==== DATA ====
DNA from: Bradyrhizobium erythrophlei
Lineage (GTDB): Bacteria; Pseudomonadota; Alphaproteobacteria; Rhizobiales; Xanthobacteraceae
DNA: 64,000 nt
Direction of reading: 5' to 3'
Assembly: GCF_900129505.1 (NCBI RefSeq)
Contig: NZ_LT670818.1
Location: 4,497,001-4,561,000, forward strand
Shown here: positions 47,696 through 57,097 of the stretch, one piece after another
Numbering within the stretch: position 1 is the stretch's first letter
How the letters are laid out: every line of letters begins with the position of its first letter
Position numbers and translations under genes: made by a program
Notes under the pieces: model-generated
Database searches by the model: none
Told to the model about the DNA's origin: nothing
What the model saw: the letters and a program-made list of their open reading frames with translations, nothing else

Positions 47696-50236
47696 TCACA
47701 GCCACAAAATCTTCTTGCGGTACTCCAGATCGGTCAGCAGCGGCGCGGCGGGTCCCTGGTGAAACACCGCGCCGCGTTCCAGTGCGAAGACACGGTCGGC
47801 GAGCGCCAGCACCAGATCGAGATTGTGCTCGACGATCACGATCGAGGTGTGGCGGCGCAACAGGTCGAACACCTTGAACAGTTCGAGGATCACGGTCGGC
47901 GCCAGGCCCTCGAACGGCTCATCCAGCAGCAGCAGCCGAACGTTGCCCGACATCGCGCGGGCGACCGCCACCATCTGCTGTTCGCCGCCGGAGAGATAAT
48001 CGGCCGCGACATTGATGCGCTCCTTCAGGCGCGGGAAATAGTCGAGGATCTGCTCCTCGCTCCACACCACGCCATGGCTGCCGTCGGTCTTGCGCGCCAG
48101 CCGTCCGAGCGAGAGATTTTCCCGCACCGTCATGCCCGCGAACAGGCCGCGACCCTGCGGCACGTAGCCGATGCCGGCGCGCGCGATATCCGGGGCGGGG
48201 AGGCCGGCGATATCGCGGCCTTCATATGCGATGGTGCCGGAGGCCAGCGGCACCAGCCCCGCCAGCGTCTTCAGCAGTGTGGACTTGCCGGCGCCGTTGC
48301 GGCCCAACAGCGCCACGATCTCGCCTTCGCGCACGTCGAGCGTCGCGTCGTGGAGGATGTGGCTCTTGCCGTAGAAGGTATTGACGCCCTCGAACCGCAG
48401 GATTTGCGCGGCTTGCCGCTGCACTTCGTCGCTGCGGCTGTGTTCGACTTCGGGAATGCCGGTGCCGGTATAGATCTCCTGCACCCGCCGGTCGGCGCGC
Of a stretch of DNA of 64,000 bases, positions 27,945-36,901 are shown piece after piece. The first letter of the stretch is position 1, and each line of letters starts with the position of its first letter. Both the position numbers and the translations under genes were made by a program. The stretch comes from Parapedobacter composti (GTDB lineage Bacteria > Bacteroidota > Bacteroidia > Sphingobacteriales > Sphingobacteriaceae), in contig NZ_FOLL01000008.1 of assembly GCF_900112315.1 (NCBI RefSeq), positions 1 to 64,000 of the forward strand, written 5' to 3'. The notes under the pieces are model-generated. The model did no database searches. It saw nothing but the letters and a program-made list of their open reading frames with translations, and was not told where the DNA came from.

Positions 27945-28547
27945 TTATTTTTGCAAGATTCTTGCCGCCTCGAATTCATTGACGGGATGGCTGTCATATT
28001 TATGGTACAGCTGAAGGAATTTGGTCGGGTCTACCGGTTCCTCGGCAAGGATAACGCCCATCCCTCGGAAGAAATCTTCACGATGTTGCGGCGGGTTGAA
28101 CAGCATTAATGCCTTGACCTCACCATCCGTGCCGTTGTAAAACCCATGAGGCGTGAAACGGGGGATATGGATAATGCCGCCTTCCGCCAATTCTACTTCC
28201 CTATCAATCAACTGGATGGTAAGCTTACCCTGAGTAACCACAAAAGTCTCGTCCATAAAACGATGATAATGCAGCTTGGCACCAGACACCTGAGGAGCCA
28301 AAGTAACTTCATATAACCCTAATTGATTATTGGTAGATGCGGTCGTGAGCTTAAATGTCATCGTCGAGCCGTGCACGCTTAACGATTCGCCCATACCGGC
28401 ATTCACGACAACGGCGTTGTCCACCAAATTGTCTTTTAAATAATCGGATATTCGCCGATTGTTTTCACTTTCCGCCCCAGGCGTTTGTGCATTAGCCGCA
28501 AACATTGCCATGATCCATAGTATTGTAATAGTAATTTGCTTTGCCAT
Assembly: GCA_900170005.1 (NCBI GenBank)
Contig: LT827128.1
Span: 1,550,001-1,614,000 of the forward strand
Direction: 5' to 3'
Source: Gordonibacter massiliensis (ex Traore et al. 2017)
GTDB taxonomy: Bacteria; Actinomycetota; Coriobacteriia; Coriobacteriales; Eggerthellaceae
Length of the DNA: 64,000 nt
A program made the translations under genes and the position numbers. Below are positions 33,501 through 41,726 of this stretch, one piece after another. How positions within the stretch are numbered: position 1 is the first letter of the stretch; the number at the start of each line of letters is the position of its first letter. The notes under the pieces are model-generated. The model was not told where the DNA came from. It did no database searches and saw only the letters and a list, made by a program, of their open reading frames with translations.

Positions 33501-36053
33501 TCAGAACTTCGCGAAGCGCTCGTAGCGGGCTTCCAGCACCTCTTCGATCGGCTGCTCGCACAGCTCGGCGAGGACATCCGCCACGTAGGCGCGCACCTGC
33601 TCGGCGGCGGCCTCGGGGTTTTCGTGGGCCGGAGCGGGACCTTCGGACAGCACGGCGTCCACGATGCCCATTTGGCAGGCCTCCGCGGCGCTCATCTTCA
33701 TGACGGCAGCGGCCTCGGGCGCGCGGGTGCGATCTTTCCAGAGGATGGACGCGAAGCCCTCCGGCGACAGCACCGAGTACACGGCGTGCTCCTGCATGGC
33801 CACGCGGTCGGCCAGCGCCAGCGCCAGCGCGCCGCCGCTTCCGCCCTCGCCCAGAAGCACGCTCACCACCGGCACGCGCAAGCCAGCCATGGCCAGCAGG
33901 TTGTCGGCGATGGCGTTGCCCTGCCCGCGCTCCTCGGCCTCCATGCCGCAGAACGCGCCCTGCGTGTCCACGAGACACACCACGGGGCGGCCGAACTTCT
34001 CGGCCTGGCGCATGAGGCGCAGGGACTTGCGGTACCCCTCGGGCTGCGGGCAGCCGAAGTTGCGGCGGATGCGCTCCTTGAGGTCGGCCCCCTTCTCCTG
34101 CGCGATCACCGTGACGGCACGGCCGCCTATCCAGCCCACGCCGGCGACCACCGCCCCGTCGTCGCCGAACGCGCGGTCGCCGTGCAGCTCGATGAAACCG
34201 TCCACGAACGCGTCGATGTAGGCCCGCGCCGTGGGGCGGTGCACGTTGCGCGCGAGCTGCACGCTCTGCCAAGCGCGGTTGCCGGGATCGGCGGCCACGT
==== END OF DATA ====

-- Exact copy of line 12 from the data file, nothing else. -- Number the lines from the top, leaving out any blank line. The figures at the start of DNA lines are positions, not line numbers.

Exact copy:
Notes under the pieces: model-generated